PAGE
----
One of the mysteries of the English language finally explained.
1Speak more loudly.
- ‘Ever since he came to Swansea I never heard him raise his voice in anger or speak ill of anyone.’
- ‘The victim went to the room occupied by the offender and an argument began, in the course of which the offender raised his voice and threats were exchanged.’
- ‘I was imperturbable at work, never losing my patience or raising my voice.’
- ‘I never got hostile toward her, and I never even thought of raising my voice when I was speaking with her.’
- ‘I'm sick of saying ‘No’, sick of raising my voice, sick of losing my temper, or throwing time-outs at him when he doesn't listen.’
- ‘I know it's no excuse for raising my voice, but I needed to get him to stop immediately, so scaring him with a loud voice certainly accomplished that.’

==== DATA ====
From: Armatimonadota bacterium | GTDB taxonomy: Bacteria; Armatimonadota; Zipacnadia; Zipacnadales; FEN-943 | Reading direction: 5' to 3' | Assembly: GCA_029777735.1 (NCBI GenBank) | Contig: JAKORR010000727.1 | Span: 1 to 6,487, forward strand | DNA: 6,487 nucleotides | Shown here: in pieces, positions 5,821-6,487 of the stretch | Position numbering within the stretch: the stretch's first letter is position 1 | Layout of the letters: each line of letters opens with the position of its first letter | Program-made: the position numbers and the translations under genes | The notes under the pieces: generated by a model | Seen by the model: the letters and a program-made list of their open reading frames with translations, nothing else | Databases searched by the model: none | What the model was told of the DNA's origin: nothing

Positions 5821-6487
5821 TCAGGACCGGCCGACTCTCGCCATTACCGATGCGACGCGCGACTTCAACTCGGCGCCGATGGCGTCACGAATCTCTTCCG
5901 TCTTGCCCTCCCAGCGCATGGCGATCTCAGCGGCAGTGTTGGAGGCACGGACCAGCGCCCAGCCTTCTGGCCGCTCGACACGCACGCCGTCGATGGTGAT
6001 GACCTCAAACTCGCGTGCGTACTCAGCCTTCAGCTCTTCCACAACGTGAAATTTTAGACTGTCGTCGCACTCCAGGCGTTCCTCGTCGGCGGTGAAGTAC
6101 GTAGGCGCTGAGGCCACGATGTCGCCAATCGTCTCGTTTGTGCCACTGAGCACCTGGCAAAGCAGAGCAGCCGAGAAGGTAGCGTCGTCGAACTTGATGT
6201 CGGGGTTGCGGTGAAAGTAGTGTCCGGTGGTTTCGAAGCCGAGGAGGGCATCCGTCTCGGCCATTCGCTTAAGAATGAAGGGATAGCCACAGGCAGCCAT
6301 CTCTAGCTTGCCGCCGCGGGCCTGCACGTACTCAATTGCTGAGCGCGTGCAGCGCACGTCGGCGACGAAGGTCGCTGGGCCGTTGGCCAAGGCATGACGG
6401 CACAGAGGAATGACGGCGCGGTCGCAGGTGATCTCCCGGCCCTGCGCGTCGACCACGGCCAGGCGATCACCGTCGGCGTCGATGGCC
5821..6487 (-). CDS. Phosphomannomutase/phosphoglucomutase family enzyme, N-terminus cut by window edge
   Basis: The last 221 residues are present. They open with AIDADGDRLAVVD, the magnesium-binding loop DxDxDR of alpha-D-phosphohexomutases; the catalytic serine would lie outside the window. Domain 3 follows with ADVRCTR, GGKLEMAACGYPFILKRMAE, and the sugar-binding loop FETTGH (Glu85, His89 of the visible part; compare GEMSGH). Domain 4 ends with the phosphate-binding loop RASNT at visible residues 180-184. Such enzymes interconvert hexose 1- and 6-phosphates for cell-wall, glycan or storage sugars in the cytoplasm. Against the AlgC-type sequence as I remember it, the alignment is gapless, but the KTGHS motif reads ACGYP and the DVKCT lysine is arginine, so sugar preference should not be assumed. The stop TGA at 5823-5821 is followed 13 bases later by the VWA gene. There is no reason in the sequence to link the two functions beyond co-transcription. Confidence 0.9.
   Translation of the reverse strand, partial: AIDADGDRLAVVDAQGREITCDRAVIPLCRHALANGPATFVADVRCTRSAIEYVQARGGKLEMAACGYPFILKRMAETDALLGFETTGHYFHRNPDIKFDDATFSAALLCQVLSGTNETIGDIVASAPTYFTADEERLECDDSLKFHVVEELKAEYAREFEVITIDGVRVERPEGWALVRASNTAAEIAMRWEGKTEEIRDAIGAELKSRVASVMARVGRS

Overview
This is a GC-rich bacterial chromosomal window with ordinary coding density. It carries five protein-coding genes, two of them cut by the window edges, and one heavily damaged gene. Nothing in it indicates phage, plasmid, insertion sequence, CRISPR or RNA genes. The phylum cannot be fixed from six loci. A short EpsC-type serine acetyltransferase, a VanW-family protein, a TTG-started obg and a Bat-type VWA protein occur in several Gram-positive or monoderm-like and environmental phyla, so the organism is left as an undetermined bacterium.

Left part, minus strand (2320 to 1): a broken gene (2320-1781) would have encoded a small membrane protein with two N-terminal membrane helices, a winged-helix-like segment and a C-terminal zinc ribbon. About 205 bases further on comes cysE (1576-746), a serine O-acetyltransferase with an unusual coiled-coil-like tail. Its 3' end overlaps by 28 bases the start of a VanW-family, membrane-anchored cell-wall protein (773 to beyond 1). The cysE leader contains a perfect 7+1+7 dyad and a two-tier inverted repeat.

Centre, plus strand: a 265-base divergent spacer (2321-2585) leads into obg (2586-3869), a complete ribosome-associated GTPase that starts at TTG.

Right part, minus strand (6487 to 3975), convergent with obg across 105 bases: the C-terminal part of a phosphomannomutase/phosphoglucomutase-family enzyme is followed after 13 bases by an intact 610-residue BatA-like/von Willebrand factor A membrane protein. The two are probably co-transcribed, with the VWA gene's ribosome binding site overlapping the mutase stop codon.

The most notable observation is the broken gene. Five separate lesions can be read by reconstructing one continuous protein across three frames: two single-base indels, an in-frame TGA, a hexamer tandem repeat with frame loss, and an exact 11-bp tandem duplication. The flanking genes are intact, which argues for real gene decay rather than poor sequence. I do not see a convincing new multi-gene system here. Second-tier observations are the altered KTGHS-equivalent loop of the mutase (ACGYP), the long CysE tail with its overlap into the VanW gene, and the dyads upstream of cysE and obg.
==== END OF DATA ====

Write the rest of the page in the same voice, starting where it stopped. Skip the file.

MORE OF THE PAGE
- ‘He began to raise his voice a bit, turning his attention to the members of the Council.’
- ‘Sometimes people wonder why a preacher speaks with intensity and raises his voice.’
- ‘To start with, I was probably a little out of line raising my voice.’
- ‘He spoke slowly, clearly, and deliberately, and avoided raising his voice, even during lectures.’
- 1.1 Begin to speak or sing.
- ‘As he had done, fruitlessly, so many times before, he raised his voice in the chill air to sing a melody which he and Richard - no mean musician himself - had composed together.’
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